Will that pre-teen still yearn to hear “grandpa’s” goofy jokes?

Will that teenager call when he needs some advice?

Will they know how deeply they were cherished and loved?

Foster parenting affects the parents of those who foster and anyone else who is a part of the child’s life.

If your son or daughter is a foster parent, you know how it has affected your life.  You have so many questions that have to go unanswered.  Your heart breaks with pain and leaps with joy all within a few days.  You did not sign up for this.  Sure, you were excited and worried all at the same time but you really had no idea what to expect.  You get frustrated, even angry, as you watch your child ride an incomparable wave of emotion.

Your support during the tough times and your willingness to listen is so important.  Of course, a few nights of babysitting always come in handy but at the end of the day, your unwavering commitment to be there during the bad days and the good ones is vital.

Even when you are anxious and angry, you put on a brave face.  Instead of showing your sorrow, you lie in bed at night thinking about the love that has entered your life.  You fear what could happen in everyone’s lives – yours, your child’s and the little one that you adore.

If your son or daughter is a foster parent, I hope you know how valuable you are.  Like our parents and the untold numbers of other out there, your input in a child’s life increases the output of love they will feel.  You matter.

Thank you for loving (foster) children without the promise of tomorrow. 

Just know that what you do for the life of a child can change the course of history for generations. 

This is something we should all be thankful for.

 

 

 

Be Bold {let your light shine}

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I wish I could tell you that it is “easy-peasy-lemon-squeezy” (as my 5-yr-old likes to say) to parent children who have been adopted or to be a foster parent.  I’d love to say that once a child enters your home either for foster care or adoption, all problems go away and it’s just downhill and smooth-sailing from there.  It would be fantastic for me to declare that I never second-guess myself and that we are all about lollipops, rainbows, and laughter.  However, if I were to say any of these things, my words would be false.  They would not bear a truthful witness to what it is to be a parent through adoption.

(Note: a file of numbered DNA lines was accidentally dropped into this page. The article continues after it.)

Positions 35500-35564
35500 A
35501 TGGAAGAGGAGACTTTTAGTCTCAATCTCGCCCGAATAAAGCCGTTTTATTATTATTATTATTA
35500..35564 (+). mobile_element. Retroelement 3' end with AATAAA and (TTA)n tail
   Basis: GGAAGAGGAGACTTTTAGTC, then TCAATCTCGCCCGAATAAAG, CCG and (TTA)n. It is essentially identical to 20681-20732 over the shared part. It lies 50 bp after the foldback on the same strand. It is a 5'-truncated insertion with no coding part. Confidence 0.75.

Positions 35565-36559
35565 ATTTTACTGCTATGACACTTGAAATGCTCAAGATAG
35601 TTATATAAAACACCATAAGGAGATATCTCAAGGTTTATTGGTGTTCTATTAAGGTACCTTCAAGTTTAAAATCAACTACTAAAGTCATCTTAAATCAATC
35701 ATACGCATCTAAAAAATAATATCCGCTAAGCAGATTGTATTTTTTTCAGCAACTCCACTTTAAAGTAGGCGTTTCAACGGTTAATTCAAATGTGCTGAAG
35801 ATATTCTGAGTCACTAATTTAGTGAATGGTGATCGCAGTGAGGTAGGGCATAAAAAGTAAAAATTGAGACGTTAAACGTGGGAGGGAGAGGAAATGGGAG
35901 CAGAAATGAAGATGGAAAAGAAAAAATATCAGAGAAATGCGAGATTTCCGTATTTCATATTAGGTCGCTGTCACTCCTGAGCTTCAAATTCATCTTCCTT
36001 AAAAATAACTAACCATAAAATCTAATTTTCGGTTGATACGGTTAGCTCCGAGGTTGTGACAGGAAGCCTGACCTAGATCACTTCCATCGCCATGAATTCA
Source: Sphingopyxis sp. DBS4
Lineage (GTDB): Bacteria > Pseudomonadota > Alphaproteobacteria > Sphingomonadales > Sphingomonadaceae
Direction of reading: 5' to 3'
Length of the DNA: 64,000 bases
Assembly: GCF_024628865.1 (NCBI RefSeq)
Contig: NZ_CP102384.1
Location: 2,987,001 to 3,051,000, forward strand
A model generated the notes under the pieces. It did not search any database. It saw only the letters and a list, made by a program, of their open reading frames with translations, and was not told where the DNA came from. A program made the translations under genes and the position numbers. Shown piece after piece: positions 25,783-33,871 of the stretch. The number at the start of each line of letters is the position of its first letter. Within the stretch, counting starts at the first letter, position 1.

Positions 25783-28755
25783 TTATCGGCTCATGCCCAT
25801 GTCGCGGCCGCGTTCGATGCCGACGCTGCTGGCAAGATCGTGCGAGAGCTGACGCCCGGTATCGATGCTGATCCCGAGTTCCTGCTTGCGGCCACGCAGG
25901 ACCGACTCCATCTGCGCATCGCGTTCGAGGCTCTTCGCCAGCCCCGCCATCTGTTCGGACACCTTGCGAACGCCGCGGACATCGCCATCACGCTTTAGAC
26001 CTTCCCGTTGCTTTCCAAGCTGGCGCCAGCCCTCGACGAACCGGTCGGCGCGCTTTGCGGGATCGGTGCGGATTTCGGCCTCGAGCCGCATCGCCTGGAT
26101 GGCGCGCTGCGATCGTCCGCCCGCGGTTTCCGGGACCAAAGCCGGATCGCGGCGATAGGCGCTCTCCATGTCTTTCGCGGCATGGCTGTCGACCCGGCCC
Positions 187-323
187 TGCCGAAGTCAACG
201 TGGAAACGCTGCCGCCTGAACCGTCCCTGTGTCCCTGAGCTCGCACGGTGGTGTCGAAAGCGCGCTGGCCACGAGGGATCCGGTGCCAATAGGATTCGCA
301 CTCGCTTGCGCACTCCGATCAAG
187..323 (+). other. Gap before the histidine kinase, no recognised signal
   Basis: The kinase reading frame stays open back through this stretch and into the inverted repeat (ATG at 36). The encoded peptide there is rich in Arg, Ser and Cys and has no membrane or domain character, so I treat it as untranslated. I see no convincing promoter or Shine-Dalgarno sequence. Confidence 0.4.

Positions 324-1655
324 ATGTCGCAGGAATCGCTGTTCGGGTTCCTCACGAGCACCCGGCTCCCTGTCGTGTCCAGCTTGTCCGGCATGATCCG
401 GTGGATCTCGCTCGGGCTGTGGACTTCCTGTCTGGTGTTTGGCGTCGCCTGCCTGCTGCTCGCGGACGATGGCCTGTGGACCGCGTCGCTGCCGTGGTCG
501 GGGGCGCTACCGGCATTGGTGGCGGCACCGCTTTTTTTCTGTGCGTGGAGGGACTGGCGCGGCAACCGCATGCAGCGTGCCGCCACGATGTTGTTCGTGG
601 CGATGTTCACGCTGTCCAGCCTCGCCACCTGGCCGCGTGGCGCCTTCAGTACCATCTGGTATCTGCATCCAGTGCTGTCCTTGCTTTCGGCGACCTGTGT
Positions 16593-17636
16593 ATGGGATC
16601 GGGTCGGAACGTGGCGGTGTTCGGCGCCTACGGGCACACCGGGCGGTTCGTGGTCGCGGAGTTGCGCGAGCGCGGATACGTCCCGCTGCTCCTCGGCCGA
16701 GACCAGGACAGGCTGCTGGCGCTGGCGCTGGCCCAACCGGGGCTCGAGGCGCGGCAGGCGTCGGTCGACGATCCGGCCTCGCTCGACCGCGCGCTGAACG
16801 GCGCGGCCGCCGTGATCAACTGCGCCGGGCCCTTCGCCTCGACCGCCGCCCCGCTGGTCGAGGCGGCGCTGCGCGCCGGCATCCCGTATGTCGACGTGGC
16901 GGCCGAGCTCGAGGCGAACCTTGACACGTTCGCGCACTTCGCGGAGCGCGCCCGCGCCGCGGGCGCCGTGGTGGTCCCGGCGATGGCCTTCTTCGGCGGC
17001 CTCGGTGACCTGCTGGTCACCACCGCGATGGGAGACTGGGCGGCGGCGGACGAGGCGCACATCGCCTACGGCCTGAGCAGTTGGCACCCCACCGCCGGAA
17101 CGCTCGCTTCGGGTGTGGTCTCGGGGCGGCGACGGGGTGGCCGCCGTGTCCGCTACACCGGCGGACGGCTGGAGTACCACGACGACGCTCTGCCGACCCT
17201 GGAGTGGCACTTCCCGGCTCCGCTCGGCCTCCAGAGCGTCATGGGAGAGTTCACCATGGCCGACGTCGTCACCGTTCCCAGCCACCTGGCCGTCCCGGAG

A few months ago, I started praying/speaking these words to God, “What do you want me to do with my life?”  “What do you want from me?”  One morning while praying, I heard the words, “BE BOLD.”  A little startled at the immediate response, I asked, “What do you mean?”  

“BE BOLD.”  The words were clear, concise and not complicated.

Several months have passed and to be honest, I just kind of ignored this answer.  I know the Lord told me to be bold but it was just too simple of a declaration.  I am a detail-oriented person and the two-word response to my prayer just didn’t cut it.

With the dawning of a New Year, the Lord’s answer of “Be bold” has never strayed too far from my mind.  I wonder, friend, if His words are not only meant for my ears but also for yours.

For prospective foster and adoptive families, you need to know that being bold is imperative.  It’s more than just declaring an injustice in what you are witnessing.  It requires a stillness of faith AND a movement of courage.  

Being bold, in the sight of others who do not understand, is necessary.

When you are asked, “Why in the world would you want to do that?”, be bold.

When people say to you, “I would never subject my own kids to that”, be bold.

When you are quivering in fear over what is going to happen with a child you love, be bold.

When you have the opportunity to love on biological parents, please, by all means, be bold.